Assessed values for almost 20 percent of properties in the united Princeton will change this year under a plan approved by the Mercer County Tax Board on Friday.
Most of the property owners receiving adjustments will see their assessed values decrease, Mercer County Tax Administrator Marty Guhl said.
A so-called compliance plan, which allows the local tax assessor to adjust the values for up to 50 percent of properties in a municipality, is normally due Nov. 1. Princeton Tax Assessor Neal Snyder was granted an extension because of consolidation.
“The plan involved looking at every single neighborhood and determining which areas needed adjustment,” Guhl said. “About 18 percent of the property line items needed some adjustment. All the neighborhoods adjusted have been reduced. A few individual properties have increased in assessed value, very few.”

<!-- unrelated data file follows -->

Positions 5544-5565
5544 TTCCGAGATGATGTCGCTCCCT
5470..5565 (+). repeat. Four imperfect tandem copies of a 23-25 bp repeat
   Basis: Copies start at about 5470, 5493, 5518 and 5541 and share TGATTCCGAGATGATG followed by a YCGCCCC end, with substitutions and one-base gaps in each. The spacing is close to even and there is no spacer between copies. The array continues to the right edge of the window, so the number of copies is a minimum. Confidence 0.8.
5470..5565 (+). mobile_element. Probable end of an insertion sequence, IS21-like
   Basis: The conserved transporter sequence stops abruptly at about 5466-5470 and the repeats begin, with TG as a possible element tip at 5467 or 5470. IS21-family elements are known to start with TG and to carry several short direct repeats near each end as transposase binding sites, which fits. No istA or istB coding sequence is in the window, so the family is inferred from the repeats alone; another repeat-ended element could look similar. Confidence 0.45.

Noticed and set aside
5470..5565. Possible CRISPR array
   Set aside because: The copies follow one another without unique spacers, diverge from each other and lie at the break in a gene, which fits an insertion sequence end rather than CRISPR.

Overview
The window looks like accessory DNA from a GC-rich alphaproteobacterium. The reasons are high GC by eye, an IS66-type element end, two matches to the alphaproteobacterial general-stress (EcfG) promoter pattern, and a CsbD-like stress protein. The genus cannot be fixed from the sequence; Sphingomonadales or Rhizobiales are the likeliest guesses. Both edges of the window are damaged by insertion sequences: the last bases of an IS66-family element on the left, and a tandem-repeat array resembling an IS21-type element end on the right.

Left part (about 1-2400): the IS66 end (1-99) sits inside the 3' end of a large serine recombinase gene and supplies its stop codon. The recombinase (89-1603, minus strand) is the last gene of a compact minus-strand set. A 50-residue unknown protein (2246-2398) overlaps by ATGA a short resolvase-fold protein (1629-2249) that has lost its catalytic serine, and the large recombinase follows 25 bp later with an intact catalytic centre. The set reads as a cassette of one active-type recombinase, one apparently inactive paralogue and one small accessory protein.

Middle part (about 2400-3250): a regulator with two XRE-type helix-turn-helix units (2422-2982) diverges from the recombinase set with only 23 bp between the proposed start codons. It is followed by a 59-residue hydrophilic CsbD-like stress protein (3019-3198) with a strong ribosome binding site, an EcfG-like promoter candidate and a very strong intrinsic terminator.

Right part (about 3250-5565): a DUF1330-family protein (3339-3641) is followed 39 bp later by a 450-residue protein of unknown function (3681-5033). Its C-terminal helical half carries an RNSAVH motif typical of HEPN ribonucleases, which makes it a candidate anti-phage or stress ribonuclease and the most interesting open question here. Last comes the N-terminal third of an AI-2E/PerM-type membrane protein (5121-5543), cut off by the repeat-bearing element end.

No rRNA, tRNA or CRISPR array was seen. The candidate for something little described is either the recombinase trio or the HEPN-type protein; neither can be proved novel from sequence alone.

For assessment purposes, municipalities are divided in to neighborhoods. Guhl said there are 161 neighborhoods in the combined Princeton, and 28 neighborhoods received an adjustment. Guhl said 1,482 properties of a total of 8,232 will be adjusted.
“The compliance plan brings outlying neighborhoods in line with the town,” Guhl said.
The 2010 revaluation of the two Princetons caused an uproar, with many residents challenging the results and methodology used to determine property values in a volatile real estate market with few sales available to compare properties to in order to determine values.
Taxes on the more modest homes, on average, went up, in some cases more than double. At the same time, owners of the more expensive homes in the two Princetons saw their taxes go down on average, in some cases dramatically.
A citizen group formed called “Princeton Fair Tax Revaluation Group”. Residents who belong to the group filed a lawsuit challenging the revaluation in 2011. The lawsuit is still making its way through the court system.